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With the introduction of an all-digital SAT in March 2024, the college prep test is undergoing its biggest transformation in history. What do the changes mean for your high schooler? Here’s what the experts have to say:

The test will be about an hour shorter with shorter reading and writing passages, but that doesn’t mean it will be easier. “Since there are fewer questions, students will need to make each question really count so they can maximize their score,” says Brian W. Stewart, author of Barron’s Digital SAT Study Guide Premium, 2024.

The new SAT will be adaptive, which means it will get easier or harder based on a student’s performance. “Those likely to score high will not need to slog through easy questions and those likely to score in the mid to lower range won’t need to be daunted and disheartened by questions they don’t understand,” says Bara Sapir, founder of citytestprep.com and a member of the Board of Directors of the National Test Prep Association.

Pranoy Mohapatra, founder and director of PMTutoring LLC in Old Bridge and founder of the National Test Prep Association, suggests students should not even think about the test being adaptive. “The goal is to do the best they can and avoid worrying about the format and the modules,” says Mohapatra.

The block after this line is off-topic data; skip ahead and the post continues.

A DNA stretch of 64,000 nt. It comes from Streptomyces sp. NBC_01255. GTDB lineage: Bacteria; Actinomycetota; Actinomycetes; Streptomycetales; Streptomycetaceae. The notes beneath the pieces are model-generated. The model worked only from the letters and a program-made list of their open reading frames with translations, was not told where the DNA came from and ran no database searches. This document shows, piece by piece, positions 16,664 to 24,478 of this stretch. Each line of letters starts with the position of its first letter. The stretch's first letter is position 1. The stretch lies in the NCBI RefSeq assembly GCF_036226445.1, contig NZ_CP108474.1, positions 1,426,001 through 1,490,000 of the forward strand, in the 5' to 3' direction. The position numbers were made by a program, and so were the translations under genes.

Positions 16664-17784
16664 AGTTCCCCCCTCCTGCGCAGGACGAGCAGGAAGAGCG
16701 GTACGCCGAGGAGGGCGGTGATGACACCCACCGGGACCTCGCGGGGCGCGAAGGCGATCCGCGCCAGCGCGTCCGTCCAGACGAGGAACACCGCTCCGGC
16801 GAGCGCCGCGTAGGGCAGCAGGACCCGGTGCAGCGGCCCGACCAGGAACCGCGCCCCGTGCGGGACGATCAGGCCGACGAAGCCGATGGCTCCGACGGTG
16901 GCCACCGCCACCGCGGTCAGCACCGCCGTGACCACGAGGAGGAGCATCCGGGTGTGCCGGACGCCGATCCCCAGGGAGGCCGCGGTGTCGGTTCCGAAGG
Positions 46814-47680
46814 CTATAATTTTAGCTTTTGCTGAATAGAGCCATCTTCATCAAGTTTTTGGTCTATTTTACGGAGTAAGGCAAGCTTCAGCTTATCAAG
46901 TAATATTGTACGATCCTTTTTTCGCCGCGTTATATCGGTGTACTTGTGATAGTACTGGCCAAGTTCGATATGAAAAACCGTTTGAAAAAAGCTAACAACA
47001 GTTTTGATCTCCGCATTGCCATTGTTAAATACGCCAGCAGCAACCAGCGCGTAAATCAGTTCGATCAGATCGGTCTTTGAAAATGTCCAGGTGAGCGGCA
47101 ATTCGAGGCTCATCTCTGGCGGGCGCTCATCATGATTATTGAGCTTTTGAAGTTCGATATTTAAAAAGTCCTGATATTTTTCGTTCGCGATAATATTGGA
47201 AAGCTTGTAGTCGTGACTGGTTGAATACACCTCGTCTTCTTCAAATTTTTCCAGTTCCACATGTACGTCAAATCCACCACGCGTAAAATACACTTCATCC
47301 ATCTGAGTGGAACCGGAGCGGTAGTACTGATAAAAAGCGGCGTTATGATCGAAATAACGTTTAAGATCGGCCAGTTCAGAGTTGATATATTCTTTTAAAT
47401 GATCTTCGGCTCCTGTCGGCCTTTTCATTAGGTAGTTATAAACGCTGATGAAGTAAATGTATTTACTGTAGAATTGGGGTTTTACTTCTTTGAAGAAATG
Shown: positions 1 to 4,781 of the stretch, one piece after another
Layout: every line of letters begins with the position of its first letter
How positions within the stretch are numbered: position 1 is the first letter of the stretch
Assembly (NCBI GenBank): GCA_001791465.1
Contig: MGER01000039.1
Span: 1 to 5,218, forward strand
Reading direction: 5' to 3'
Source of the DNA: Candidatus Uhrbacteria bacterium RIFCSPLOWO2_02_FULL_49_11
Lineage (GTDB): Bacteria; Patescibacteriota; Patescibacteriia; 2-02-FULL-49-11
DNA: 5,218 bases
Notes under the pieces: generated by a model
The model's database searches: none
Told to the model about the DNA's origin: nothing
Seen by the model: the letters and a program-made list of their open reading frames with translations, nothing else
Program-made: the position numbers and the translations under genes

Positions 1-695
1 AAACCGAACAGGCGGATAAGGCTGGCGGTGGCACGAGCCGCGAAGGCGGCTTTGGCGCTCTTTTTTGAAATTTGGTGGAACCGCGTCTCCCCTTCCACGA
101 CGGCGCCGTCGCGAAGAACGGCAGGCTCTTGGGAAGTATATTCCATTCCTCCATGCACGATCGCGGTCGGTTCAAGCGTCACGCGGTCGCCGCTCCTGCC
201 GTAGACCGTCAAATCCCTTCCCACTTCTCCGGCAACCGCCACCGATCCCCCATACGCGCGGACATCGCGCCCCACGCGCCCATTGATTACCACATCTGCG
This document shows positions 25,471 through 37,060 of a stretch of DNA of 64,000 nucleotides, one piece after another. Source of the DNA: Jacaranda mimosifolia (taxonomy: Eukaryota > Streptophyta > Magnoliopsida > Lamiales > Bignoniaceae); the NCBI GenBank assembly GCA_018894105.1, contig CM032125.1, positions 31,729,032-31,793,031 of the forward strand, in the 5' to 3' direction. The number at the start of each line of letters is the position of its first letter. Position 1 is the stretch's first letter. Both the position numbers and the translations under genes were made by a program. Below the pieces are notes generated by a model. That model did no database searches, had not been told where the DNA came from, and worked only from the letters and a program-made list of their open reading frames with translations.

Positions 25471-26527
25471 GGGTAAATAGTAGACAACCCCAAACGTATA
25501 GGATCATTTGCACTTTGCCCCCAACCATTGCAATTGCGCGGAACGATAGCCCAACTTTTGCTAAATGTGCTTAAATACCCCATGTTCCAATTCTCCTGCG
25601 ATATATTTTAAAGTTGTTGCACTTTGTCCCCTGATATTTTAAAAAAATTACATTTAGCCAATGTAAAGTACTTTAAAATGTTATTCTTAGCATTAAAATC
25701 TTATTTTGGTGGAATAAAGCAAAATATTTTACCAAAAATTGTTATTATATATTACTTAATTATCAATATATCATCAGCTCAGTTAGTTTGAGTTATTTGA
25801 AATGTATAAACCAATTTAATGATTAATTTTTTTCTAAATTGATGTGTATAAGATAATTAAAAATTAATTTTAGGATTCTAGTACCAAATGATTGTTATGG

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Students should prepare for the new SAT by taking digital practice tests. It’s important to get comfortable with the new testing format and embedded calculator and timer. “The College Board has a free application called Bluebook that students can download to try the adaptive tests for free,” says Stewart. Students can download a free sample Barron’s e-book with a full-length practice test at barronseduc.com. The PSAT will also be offered in digital form this October. Experts say most students find starting to prep about 3-6 months in advance of the test works well.

For some students, it may make more sense to take the paper SAT this year. “If a student is ready to test now, waiting until March 2024 to take the new test doesn’t make sense, even if the shorter, digital version appeals to them,” says Laurie Kopp Weingarten, president and chief educational consultant of One- Stop College Counseling in Marlboro. “If a student waits until March and isn’t happy with their score, the next administration is in May when many students are busy with AP or IB exams which is not ideal timing.”

If your teen isn’t comfortable with the digital format, they should consider taking the ACT, which is an on-paper test.

The Current SAT:
Is approximately 3 hours in length
Is paper-based for all students
Has a sample test booklet for multiple students
For Reading, there are passages up to 750 words with multiple questions per passage
For Math, there is a no-calculator section and longer word problems

The New SAT:
Will be 2+ hours in length
Be computer or tablet-based for all students
Be section-adaptive based on student performance
For Reading, there will be passages of no more than 150 words, with one question per passage
For Math, there will be more concise word problems and a permitted calculator section

Source: Barron’s

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